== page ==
Anonymous
Anonymous asked in Consumer ElectronicsCameras · 1 decade ago

What do you think of a Kodak EasyShare M341 Camera?

just want some reviews and/or tips

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  • 1 decade ago
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    I would never buy a Kodak, because I have heard from FAR too many people who are unhappy with theirs.

    Here is some general wisdom for you to start with:

    At least 10 - 30 times a day someone on YA asks: "Which one is a good camera to buy?"

    A quick search would have given you hundreds of replies, but once again here is my 10 cents on the subject:

    Point & Shoot cameras are wonderfully handy because of their small size.

    When light conditions are ideal, they even take really nice photos - all of them do.

    However, they all DO have limitations - they don't do very well in low light situations (i.e. noisy photos, hard to avoid blur, etc). The little onboard flash is very harsh at close range, and doesn't reach very far.

    Many of them have no manual functions, so you are limited to only very basic photos, you can't compensate for unusual situations, or do many fun "tricks" and special effects.

    P&S's also suffer from frustrating shutterlag and many of them chew through batteries rather quickly.

    However, if you're ok with all those limitations, then go ahead and pick one, most of them (the same type and same price range) are rather similar. Personally I would pick either a Canon or a Nikon, and would certainly stay away from Kodak.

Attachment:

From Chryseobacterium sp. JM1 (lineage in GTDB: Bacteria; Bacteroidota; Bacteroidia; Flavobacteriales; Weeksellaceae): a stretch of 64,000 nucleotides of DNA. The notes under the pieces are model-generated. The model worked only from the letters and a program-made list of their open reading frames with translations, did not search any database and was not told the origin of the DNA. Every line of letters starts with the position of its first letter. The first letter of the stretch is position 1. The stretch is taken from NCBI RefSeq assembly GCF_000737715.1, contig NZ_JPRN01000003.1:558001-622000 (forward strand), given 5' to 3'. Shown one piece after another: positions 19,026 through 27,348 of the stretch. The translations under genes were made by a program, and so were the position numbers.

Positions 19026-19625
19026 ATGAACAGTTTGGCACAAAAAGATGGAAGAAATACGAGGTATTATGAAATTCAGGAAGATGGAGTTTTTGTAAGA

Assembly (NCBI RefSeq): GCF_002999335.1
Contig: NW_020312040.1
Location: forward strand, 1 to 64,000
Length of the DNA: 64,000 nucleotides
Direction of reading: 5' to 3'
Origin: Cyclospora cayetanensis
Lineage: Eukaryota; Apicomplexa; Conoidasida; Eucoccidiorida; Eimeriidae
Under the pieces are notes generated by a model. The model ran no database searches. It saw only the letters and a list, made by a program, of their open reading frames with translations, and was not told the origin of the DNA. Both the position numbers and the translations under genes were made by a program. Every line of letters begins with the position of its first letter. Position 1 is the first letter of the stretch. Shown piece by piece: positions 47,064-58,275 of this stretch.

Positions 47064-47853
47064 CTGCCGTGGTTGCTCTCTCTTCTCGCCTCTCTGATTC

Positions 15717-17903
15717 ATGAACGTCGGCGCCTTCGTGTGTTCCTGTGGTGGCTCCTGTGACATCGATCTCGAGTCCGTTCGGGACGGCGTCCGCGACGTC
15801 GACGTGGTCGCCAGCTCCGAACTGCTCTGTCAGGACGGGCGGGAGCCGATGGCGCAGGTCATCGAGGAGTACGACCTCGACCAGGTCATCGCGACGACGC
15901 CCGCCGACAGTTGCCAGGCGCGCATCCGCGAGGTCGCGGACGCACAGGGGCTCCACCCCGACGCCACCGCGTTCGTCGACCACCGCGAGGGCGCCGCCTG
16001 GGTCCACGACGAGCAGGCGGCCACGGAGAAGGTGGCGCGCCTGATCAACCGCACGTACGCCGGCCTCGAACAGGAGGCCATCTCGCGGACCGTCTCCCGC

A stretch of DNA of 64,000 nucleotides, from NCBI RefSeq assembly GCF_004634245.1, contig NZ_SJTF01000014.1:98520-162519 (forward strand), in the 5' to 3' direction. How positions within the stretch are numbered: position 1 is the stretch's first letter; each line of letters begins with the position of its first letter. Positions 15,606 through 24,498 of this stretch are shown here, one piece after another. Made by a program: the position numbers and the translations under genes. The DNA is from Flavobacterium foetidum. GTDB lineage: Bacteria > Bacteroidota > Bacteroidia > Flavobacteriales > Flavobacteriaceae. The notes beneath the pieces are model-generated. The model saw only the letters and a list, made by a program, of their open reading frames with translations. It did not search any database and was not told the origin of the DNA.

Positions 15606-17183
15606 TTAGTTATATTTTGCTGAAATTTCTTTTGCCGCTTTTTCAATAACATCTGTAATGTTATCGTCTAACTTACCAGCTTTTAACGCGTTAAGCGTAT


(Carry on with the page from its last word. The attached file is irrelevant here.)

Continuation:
A higher end P&S will give you more manual options and better quality. Many of those even give you the option of adding a proper flash (which makes a big difference to your flash photos).

    Don't worry too much about megapixels…. there is a limit to how many pixels you can squash into a tiny P&S sensor before you actually LOSE quality rather than gain it.

    Don't worry about digital zoom, in fact, don't EVER use it. It simply crops away pixels, i.e. destroys information. The only real zoom is optical.

    Decide which features are important to you, and look for cameras that have that feature.

    Then go compare a few models on www.dpreview.com .

    The very best thing you can do for your success is to borrow some books and learn about photography. A bit of knowledge will make a much bigger difference to your photos than your choice of P&S camera can.

    For what it's worth - if I was in the market for a P&S camera right now, my choice would be a Canon Powershot SX20 IS http://www.usa.canon.com/consumer/controller?act=M...

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